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Worst October for homeowners since financial crash as sales dry up

Tom Belger
Finance and policy reporter
UK house prices have barely risen in October. Photo: Mike Kemp/In PIctures via Getty Images

UK homeowners have seen property prices rise at the lowest rate in October since the 2008 financial crisis more than a decade ago, new figures suggest.

The latest house price index from Rightmove shows the average price of properties coming to market was up 0.6% on the previous month to £306,700.

The market usually sees an autumn bounce in sales and prices as buyers and sellers look to move after the summer holidays and in time for Christmas.

But this October’s uplift marks the smallest month-on-month price increase since October 2008.

The number of sales has also plummeted compared to last year, with stagnant prices and Brexit uncertainty reported to be deterring sellers.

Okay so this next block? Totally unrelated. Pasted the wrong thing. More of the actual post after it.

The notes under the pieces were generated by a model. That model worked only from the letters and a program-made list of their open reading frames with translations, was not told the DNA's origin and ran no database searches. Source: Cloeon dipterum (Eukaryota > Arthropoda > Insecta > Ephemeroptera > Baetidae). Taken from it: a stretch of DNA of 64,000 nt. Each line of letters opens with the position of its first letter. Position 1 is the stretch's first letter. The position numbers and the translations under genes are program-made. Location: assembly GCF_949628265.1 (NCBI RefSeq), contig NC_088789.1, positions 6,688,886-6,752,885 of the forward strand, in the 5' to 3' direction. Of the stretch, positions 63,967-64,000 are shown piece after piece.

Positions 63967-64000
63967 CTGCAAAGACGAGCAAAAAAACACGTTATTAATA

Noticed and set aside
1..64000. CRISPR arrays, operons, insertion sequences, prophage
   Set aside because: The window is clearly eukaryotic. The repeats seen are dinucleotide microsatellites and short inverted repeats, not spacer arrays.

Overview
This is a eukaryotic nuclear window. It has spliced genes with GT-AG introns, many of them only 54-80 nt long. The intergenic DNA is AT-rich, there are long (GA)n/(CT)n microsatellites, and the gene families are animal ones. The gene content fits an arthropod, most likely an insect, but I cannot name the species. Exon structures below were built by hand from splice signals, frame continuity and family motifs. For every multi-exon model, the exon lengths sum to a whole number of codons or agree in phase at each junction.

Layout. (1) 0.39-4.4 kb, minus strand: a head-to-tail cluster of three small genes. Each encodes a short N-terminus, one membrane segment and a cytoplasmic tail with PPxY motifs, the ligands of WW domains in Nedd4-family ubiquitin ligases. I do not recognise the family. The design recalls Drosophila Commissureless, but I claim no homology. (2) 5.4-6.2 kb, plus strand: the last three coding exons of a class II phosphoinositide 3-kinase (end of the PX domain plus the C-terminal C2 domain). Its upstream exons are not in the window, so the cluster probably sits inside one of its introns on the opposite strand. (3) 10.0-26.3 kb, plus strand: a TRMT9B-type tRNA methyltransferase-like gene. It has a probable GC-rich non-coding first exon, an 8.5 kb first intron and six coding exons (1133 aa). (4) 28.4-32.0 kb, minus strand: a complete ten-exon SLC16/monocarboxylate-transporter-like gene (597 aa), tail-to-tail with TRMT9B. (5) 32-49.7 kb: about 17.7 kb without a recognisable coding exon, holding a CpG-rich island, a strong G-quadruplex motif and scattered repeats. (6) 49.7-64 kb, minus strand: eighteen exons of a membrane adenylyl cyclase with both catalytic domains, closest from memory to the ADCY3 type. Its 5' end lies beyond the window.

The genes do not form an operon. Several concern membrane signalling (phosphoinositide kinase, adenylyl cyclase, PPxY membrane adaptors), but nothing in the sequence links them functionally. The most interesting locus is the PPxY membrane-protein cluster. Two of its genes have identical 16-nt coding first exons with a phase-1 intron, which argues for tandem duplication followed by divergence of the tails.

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Sales volumes are down 13.5% on October 2018. Rightmove said some property owners could be holding off in the hope of a recovery in prices before they sell up.

Nick Leeming, chair of estate agent Jackson-Stops, said the market was being driven by “must-movers” instead, reflected in the number of sales falling through sinking to a four-year low.

“Although the UK is yet to experience an autumn bounce it doesn’t mean one isn’t on its way,” he said.

The figures show the number of sales has begun to pick up in London, prompting speculation prices could soon resume an upward trend now widely regarded as the norm.

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“It certainly looks as if we’ve seen the bottom of the London market and an uplift in the number of sales being agreed is a very positive sign,” said Marc von Grundherr, director of lettings and estate agent Benham and Reeves.

“The capital has been hit hard but is yet to go down and as we enter into what could be the final round of Brexit negotiations, an uplift in positive market sentiment should see the London market regain its bricks and mortar strength and stamina,” he added.